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Lemon Law FAQs

What Exactly is a Lemon When You’re Referring to a Car?

State laws vary as to how they define a lemon.

In general, a lemon is vehicle that continues to have defects that overwhelmingly restricts the use, safety, and value of the car.

These restrictions are apparent even after efforts have been made to repair the car.

There may be specific legal rules in your state concerning how many repair attempts you must make in order for the car to qualify as a lemon.

As a Lawyer if You Can Sue for a Lemon Refund

How do I get a refund or sue for my lemon?

To make lemon laws work for you, initially you must notify the manufacturer and, in some states, the dealer about the defect.

Make sure you keep a copy of every repair receipt or service receipt.

These receipts record that the required number of repair attempts has been made, and can be especially important if your car’s defect had to be repaired at another garage or in another city because you could not drive the car back to the seller’s location.

Most states require that you go through an arbitration procedure before you can get a replacement or refund.

Some states require arbitration only if the manufacturer refuses to give you a satisfactory replacement or a refund.

You also may have the option of bypassing arbitration and going directly to court.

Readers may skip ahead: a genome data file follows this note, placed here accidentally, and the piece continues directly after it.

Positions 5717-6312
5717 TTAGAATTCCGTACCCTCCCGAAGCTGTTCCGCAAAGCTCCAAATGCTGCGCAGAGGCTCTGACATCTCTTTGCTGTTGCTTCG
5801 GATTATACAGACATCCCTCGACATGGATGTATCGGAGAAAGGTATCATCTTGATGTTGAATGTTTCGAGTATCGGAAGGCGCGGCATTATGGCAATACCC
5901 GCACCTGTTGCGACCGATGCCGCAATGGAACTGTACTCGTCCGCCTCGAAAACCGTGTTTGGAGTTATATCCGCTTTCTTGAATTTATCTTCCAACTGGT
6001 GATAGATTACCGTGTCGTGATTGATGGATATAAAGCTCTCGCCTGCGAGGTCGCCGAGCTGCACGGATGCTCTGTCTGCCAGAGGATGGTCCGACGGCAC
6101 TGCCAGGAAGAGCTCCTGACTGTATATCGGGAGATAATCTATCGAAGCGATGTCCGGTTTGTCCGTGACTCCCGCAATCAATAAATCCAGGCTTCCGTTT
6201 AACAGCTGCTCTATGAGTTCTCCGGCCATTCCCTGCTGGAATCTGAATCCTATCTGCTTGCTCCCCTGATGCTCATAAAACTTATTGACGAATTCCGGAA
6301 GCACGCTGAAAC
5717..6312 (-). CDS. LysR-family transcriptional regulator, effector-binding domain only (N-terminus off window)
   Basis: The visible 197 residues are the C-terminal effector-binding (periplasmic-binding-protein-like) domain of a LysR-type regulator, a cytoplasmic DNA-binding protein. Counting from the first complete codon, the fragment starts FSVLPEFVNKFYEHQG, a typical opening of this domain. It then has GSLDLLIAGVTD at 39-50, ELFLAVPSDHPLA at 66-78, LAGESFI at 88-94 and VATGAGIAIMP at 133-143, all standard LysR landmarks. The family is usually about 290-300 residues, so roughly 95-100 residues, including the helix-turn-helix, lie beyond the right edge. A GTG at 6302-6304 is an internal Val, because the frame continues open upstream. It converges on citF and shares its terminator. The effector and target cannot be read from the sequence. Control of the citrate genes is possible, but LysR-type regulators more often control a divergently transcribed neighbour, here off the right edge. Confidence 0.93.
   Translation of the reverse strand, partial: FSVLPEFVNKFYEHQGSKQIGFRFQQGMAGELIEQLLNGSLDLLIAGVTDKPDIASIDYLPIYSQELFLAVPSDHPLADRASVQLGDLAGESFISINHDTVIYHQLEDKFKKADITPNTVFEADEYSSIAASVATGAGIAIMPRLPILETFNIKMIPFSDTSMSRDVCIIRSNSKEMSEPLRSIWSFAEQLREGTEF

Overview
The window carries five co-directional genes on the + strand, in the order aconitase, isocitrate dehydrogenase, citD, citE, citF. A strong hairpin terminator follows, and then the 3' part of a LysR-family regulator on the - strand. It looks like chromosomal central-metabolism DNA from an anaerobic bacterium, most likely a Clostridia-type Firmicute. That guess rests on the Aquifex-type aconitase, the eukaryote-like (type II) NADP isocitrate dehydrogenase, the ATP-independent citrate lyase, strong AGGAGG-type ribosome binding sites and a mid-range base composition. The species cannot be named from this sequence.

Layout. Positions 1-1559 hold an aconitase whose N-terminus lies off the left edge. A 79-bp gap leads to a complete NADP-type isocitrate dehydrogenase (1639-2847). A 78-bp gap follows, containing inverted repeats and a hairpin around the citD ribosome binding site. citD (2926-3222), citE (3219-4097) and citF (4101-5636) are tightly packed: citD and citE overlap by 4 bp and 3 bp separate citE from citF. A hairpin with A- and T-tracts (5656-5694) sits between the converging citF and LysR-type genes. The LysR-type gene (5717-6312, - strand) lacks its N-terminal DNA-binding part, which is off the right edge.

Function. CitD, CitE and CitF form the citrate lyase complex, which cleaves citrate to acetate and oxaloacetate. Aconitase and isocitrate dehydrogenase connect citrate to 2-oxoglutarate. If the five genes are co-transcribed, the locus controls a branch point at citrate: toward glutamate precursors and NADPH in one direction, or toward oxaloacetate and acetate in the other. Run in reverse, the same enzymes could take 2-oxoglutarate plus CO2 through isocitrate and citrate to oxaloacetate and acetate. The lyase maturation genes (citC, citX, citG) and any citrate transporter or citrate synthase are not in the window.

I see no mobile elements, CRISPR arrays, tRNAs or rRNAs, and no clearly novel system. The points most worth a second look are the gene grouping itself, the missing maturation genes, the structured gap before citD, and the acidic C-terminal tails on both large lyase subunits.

If you successfully pursue a lemon law claim, you may get a refund of what you paid for the car, as well as reimbursement for things like taxes, registration fees, and finance charges.

If you choose, you may get a replacement car. Be sure that it is of comparable value to the lemon it is replacing, and you are satisfied with the replacement.

Will lemon laws cover my used car?

That will depend on the state law that applies to your car purchase.

A growing number of states apply lemon laws to used cars.

Speak with a personal injury attorney to determine if your state lemon laws cover used cars.

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Can I still drive the car while I am deciding it is a lemon?

You may drive the car while you are deciding if it is a lemon.

However, be aware that your state law may allow the seller to deduct a certain amount from your refund based on the miles you have driven the car.

This applies to new and used cars.